Long-duration derivatives based on two competing housing price indexes began trading this week. These new contracts with expirations between one to five years will allow investors, developers, builders and other market participants to express a long-term view on U.S. housing prices.
Contracts based on Radar Logic’s Residential Property Index (RPX) will be available through licensed dealers including Morgan Stanley & Co., Lehman Brothers, Merrill Lynch, Pierce, Fenner & Smith Inc., Deutsche Bank Securities Inc., Goldman Sachs & Co., and Bear Stearns & Co. These indices cover 25 local market areas.
Futures contracts and options based on the S&P/Case-Shiller U.S. National Home Price Index with durations of 12 months or less have traded on the Chicago Mercantile Exchange since May 2006. Contract months extending out 18 months will now be listed on a quarterly cycle of February, May, August and November. Contracts listed 19 to 36 months out will be available on a biannual schedule of May and November contracts. An annual November listing schedule will apply to contracts listed 37 to 60 months out into the future.
Contracts based on the S&P/Case-Shiller indices trade for 10 markets: Boston, Chicago, Denver, Las Vegas, Los Angeles, Miami, New York City, San Diego, San Francisco and Washington D.C.
Investors that own large portfolios of mortgage-backed securities may be some of the first customers for these products. According to Rich McKinney, head of Residential MBS Trading at Lehman Brothers, “Investors holding securities sensitive to mortgage credit and prepayment performance … now have a powerful tool in managing their residential real estate risk.”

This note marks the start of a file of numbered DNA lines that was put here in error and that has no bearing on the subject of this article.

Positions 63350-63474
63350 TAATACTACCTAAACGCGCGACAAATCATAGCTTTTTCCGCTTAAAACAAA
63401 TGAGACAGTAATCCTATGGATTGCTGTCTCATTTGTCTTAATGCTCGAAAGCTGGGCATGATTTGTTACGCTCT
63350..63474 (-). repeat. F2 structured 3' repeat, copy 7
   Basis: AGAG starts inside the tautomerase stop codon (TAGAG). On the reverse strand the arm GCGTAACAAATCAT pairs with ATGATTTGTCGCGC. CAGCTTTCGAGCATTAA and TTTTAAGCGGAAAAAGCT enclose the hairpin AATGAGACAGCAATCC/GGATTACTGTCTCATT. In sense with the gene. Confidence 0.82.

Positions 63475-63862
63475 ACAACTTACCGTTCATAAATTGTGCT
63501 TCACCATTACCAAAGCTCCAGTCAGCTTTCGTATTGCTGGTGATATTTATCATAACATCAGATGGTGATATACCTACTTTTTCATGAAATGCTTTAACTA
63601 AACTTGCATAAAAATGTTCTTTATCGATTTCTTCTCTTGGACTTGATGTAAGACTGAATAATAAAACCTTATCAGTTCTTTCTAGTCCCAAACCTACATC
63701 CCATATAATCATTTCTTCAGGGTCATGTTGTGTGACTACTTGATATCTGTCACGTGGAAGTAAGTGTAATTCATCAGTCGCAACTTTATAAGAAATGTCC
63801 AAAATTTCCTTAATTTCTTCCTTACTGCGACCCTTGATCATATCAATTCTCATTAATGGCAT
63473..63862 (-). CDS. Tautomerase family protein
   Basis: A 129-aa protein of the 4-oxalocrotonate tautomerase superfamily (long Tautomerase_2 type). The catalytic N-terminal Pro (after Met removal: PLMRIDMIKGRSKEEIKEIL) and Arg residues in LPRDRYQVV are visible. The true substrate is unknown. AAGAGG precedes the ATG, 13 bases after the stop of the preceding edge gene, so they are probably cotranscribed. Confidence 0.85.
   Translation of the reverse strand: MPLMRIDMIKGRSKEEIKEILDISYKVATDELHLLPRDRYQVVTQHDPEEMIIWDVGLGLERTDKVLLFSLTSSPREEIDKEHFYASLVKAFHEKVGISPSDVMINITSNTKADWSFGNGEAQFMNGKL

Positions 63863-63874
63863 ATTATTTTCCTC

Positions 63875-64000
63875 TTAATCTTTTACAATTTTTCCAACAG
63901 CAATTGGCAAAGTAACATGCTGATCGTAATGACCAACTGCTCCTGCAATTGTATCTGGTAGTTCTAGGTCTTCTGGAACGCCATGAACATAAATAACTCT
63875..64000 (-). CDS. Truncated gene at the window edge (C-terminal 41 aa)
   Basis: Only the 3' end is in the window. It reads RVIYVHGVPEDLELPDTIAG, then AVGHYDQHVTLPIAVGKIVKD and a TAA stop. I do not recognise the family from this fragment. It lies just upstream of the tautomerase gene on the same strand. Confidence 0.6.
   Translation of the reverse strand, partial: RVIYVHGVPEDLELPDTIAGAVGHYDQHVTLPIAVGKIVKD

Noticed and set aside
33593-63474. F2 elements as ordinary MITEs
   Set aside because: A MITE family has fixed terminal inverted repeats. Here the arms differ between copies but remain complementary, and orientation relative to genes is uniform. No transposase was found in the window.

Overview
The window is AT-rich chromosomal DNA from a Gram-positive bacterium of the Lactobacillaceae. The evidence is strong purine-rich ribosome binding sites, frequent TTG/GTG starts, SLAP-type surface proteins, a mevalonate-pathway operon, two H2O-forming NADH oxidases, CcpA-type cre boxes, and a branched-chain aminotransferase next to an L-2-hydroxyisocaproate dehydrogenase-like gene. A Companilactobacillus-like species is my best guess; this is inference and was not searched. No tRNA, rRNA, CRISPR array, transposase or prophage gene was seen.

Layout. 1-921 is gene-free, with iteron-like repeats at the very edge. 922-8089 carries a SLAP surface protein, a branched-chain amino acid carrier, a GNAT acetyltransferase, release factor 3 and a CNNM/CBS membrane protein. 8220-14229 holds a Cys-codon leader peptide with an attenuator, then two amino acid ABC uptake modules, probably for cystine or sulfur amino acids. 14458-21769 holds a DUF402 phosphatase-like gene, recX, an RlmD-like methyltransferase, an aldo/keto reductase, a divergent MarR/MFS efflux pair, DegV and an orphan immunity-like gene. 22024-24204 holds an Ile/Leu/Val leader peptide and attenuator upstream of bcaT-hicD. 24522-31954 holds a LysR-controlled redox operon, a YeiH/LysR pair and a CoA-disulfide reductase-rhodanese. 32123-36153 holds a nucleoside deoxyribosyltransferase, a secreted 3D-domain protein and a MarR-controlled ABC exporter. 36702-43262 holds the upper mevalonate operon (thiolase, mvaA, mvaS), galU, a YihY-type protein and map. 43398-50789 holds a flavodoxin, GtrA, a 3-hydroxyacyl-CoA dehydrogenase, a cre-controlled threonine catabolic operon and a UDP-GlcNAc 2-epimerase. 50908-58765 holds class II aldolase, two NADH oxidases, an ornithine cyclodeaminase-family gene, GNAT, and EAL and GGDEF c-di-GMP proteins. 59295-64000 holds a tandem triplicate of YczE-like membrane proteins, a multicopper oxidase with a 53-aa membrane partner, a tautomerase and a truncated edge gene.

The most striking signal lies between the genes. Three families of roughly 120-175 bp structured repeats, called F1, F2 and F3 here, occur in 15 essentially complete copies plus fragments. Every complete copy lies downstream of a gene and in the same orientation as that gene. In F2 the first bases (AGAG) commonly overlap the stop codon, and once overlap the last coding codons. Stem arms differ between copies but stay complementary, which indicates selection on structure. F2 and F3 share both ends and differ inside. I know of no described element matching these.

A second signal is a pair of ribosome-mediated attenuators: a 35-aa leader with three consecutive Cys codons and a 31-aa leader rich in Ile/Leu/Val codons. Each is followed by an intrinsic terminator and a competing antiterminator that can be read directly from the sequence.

The importance of housing prices for holders of residential MBS securities was recently highlighted in an article from the forthcoming Federal Reserve Bulletin that analyzed loan data from 2006 collected under the Home Mortgage Disclosure Act. The data comes from 8,900 lenders that account for an estimated 80 percent of home lending nationwide.
The study found that the best predictor of future loan performance on a county level was not the unemployment rate, per capita income or population growth. The most important predictor was house-price appreciation. And conversely, risk to holders of these securities comes from house-price depreciation or – as it is often referred to oxymoronically in the industry – negative price appreciation.
This article also was published in Inman News.